After this week, nothing will ever be the same again.
Our lives are changing at a dizzying rate as this invisible virus wreaks havoc across the world.
We all have been enlisted in the battle against this unseen foe - even the weak, elderly and infirm are being asked to play their part.
Despite being told to stay apart, never before have our families meant so much, or felt so close.
They died this week after being diagnosed with Covid-19.
It feels as if a once bustling health and social care service has been turned upside down.
What experts, health officials and countless reports couldn’t do over decades has been achieved in the sweep of a pen.
The surge plans include the temporary closure of the Downe and Daisy Hill Emergency Departments. Not so long ago, locals took to the streets in protest to keep them open.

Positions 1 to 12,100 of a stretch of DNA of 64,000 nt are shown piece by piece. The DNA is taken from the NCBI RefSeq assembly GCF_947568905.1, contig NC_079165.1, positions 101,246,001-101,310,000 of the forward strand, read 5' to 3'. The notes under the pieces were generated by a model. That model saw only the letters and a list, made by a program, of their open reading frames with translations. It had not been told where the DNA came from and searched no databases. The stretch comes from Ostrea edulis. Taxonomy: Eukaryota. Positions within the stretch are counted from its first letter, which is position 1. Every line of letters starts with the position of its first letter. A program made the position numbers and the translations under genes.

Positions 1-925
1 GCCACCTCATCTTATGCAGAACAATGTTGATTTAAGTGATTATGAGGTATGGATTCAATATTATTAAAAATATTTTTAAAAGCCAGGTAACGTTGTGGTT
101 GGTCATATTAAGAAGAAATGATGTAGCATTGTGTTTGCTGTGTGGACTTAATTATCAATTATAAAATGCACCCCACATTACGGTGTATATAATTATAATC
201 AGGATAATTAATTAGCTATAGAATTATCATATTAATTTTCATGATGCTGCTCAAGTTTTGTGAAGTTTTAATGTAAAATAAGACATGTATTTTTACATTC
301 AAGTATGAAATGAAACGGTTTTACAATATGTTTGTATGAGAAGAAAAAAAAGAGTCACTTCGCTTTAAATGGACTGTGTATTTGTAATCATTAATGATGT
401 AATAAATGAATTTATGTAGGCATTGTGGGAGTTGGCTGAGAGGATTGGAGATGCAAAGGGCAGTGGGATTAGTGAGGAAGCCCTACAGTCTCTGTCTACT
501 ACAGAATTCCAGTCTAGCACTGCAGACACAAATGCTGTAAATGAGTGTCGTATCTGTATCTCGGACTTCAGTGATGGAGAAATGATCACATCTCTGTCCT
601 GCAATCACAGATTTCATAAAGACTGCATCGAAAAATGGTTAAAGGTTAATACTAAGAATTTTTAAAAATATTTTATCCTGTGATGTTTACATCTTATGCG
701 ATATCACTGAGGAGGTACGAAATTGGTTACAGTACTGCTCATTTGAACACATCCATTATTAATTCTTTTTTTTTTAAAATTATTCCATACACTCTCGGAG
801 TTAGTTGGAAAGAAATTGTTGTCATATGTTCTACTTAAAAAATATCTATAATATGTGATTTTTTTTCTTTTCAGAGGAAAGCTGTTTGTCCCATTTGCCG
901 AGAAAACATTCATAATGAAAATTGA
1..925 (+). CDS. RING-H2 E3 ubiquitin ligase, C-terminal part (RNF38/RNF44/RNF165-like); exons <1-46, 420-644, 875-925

But that was before Covid-19 loomed.
Assurances have been given that the closures are temporary. Press officers stressed: “We must do this in order to fight the pandemic”.
It is difficult to argue with that.
The pandemic has triggered many questions.
Not least what has happened to all the tens of thousands of sick and critically ill patients who only 24 hours ago needed beds, medication and care?
It seems that our hospitals are being emptied, our GP practices partially closed and daycare centres shut.
Where have all the patients gone?
Everyone is mentally and physically exhausted. Even youngsters seem weary.
I’ve shed tears of sorrow at the loss and then cried with joy at the outpouring of support for our health workers.
And yet, this is only the start.
But stay safe folks and look forward.
This will end.